But, a sophisticated person might claim, New Jerseyís traffic isnít evenly inflicted on every square inch of New Jerseyís - or the United Statesí - topography. In fact, itís concentrated on a relatively small area. In spite of all the prime-time commercials for sport utility vehicles, virtually all of the driving we do is on hard pavement (in New Jersey, thatís generally the Garden State Parkway, the New Jersey Turnpike or the closest mall parking lot).
Most of us arenít as sophisticated about the sea floor and fishing gear as we are about SUVs and the interstate highway system, so the idea of "clearcutting" the bottom communities covering large land mass equivalents seems much more reasonable than crushing an entire state twice a day, but is it?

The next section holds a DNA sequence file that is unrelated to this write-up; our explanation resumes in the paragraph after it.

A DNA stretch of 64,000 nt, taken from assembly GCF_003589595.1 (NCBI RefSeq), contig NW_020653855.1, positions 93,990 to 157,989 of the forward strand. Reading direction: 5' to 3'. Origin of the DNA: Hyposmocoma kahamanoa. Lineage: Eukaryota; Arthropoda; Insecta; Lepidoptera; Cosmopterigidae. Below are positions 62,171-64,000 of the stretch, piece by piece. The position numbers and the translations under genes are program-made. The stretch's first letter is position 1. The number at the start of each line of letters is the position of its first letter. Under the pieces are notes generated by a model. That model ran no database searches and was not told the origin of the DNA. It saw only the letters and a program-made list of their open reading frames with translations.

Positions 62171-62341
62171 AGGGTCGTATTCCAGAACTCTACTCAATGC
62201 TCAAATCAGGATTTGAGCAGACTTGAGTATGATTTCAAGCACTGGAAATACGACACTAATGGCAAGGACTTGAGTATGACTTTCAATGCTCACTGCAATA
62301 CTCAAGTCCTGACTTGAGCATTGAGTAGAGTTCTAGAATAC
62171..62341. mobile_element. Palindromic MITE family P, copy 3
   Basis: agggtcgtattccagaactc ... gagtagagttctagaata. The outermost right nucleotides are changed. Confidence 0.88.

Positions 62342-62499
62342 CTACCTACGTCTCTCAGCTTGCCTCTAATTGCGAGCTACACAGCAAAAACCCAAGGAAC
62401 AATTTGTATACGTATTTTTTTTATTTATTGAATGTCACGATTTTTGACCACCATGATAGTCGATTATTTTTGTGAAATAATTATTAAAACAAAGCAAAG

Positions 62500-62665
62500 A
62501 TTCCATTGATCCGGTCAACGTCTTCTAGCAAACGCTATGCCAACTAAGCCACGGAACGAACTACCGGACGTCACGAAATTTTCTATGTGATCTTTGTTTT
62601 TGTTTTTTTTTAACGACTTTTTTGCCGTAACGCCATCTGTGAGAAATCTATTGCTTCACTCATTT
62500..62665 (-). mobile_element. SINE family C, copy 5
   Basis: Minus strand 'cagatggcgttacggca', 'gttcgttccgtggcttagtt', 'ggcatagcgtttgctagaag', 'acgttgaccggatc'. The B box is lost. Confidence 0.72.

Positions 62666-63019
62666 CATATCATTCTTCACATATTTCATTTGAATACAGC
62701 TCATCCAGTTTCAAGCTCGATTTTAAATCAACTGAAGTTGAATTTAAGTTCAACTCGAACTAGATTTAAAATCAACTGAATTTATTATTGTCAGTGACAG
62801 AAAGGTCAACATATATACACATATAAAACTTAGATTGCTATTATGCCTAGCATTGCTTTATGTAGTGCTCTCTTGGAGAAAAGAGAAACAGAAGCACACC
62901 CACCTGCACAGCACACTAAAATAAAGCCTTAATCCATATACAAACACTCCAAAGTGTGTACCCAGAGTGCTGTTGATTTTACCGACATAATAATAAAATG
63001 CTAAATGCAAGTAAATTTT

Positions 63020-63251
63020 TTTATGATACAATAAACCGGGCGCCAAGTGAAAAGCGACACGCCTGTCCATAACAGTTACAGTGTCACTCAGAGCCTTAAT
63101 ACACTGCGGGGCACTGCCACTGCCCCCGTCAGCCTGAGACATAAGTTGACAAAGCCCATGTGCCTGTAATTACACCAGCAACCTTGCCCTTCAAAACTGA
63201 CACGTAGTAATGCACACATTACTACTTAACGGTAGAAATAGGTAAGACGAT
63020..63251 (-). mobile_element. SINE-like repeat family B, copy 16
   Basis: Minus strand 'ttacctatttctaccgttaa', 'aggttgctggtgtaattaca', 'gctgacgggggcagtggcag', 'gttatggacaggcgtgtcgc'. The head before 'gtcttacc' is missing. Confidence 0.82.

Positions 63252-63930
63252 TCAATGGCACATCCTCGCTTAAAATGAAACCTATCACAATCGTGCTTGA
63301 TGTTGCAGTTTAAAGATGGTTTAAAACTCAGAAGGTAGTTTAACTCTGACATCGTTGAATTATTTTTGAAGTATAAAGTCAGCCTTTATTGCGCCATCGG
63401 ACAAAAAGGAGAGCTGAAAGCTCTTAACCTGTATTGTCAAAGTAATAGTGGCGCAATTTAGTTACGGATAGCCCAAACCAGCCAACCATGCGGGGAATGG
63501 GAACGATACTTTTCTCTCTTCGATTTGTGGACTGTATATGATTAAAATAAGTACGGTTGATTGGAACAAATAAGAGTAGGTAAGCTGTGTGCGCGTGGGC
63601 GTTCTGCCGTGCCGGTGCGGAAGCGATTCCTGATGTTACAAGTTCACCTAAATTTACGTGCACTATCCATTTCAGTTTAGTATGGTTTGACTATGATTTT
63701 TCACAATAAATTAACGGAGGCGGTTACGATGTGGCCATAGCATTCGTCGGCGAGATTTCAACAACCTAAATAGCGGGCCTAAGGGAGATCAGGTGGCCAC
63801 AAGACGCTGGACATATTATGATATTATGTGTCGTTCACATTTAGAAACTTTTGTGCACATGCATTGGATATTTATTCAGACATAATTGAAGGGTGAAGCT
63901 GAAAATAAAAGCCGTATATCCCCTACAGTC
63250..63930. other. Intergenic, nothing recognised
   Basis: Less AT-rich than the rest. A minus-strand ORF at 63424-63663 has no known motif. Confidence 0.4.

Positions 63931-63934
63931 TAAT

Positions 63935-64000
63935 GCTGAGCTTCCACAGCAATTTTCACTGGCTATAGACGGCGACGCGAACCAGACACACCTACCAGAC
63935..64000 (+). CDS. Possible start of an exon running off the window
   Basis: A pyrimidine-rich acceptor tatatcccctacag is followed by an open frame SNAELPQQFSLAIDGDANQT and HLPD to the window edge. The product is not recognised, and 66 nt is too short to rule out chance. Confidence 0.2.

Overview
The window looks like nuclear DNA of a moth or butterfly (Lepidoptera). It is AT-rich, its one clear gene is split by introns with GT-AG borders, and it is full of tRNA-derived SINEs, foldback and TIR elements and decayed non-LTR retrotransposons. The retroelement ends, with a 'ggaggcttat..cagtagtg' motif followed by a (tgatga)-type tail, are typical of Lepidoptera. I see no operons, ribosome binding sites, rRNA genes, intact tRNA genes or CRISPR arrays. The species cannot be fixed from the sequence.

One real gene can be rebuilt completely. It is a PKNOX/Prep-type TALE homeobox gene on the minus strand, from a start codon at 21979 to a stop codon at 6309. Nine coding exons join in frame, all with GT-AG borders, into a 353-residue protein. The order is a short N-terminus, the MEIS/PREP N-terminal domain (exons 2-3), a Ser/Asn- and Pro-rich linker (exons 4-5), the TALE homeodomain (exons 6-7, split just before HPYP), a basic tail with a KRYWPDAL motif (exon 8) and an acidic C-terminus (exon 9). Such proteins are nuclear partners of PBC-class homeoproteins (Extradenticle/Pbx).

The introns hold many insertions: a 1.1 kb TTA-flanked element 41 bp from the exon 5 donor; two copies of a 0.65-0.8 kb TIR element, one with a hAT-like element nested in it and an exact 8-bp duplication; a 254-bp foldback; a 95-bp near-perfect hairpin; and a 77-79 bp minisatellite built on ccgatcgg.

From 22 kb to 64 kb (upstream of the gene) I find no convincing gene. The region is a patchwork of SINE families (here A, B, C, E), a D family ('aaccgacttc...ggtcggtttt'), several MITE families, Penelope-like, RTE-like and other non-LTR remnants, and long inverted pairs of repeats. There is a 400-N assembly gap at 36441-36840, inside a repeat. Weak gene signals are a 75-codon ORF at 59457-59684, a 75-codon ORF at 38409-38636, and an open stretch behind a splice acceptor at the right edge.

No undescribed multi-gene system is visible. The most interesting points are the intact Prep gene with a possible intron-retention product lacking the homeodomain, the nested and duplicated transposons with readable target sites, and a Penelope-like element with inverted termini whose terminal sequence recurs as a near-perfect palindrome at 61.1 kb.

In a word, no.
Areas swept by trawls and dredges
The large land mass comparisons, and much of the anti-dredging/trawling rhetoric, are based on the idea that trawling and dredging activities are distributed over the entire sea floor more or less evenly. They were arrived at by multiplying estimated dredge/trawl widths by estimated numbers of fishing vessels by estimated average trawling/dredging speeds, similar to what I did with the vehicles. But this methodology no more fits the case with fishing gear than it does with Dunlops, Michelins and Goodyears. Drivers drive where the pavement is and fishermen fish where the fish are, and in each case thatís not everywhere.